Why Margaret Qualley Felt It Was “Important” to Publicly Support FKA twigs Amid Shia LaBeouf Lawsuit

LaBeouf and his lawyers filed a response in February in which he denied “each and every” allegation made by FKA twigs and claimed she “has not suffered any injury or damage as a result of [his] actions.” He requested that the judge dismiss her claims and that she pay legal costs. 

In addition, LaBeouf issued a comment to The New York Times in a January article about the lawsuit, which also mentioned abuse allegations brought forth by stylist Karolyn Pho in the “prior history of abuse” section of FKA twigs’ lawsuit. 

“I’m not in any position to tell anyone how my behavior made them feel,” he said in an email to the newspaper. “I have no excuses for my alcoholism or aggression, only rationalizations. I have been abusive to myself and everyone around me for years. I have a history of hurting the people closest to me. I’m ashamed of that history and am sorry to those I hurt. There is nothing else I can really say.”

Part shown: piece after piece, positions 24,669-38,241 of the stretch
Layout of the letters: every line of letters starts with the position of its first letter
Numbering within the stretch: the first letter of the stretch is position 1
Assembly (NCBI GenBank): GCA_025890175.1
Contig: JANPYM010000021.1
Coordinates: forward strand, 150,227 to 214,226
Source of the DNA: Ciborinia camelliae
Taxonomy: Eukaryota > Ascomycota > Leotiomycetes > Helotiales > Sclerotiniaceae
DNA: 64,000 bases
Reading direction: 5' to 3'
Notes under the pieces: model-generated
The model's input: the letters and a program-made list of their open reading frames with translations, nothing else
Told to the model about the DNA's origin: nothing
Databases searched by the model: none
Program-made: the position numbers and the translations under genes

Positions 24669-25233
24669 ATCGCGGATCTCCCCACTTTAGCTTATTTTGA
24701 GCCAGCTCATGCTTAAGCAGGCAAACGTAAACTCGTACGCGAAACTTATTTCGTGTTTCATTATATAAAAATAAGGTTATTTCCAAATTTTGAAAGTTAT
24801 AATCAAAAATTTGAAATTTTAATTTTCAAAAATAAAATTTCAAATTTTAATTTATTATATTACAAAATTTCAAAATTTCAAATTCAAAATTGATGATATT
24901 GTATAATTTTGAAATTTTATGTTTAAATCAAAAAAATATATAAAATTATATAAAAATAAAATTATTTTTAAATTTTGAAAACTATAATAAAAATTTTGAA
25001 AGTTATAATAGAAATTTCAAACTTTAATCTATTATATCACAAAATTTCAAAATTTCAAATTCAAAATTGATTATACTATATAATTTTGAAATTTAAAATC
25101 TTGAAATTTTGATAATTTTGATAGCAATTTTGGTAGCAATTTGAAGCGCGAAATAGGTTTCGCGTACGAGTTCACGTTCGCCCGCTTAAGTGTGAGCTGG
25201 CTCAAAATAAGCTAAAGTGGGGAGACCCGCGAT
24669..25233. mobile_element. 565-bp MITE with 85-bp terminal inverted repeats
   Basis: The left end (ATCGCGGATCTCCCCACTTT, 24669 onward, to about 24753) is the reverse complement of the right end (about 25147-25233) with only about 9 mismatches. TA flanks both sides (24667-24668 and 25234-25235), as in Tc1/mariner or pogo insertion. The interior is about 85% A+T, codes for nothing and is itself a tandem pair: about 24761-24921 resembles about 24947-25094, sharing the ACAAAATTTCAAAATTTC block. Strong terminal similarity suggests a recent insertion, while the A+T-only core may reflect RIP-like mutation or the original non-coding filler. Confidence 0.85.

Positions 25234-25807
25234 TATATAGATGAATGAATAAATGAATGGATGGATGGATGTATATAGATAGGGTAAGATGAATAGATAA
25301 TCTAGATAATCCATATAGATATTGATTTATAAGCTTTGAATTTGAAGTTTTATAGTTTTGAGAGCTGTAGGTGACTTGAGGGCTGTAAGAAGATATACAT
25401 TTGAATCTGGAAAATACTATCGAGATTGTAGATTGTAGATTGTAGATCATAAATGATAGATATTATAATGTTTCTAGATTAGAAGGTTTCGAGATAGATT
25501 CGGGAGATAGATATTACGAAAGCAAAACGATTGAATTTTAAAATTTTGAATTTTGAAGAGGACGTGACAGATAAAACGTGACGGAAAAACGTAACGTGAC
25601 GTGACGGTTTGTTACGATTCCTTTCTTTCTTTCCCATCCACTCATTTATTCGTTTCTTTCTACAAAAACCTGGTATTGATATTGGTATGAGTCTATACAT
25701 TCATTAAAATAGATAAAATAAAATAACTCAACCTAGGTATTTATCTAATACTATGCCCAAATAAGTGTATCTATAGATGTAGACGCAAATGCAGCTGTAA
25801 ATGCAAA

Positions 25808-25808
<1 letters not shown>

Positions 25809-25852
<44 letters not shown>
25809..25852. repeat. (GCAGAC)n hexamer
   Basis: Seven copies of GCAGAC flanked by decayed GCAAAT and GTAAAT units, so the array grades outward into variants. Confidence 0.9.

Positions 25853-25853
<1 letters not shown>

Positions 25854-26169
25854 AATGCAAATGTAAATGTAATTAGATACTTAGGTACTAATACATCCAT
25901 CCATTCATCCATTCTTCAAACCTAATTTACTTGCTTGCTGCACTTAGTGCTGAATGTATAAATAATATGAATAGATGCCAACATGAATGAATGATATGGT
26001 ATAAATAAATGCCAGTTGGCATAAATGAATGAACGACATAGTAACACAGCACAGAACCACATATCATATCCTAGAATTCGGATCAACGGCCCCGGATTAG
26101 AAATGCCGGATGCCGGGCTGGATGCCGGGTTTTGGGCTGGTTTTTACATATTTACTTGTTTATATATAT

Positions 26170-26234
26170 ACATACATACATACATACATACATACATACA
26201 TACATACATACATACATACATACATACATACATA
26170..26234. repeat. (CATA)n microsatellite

LaBeouf also told the publication that “many of these allegations are not true” but said he owed the women “the opportunity to air their statements publicly and accept accountability for those things I have done.” At the time, he shared he was “a sober member of a 12-step program” and in therapy. 

“I am not cured of my PTSD and alcoholism,” he wrote to The New York Times, “but I am committed to doing what I need to do to recover, and I will forever be sorry to the people that I may have harmed along the way.”

According to New York Daily News, FKA twigs’ lawyer Sean Hardy told a Los Angeles County Superior Court judge in June, “The parties have been engaged in productive settlement negotiations and are in the process of arranging for an early mediation.” Per the outlet, the judge set up a follow-up hearing for Dec. 15 and said, “If you can’t [reach a settlement], when you come back in December, I probably would give you a [trial] date in early 2023.”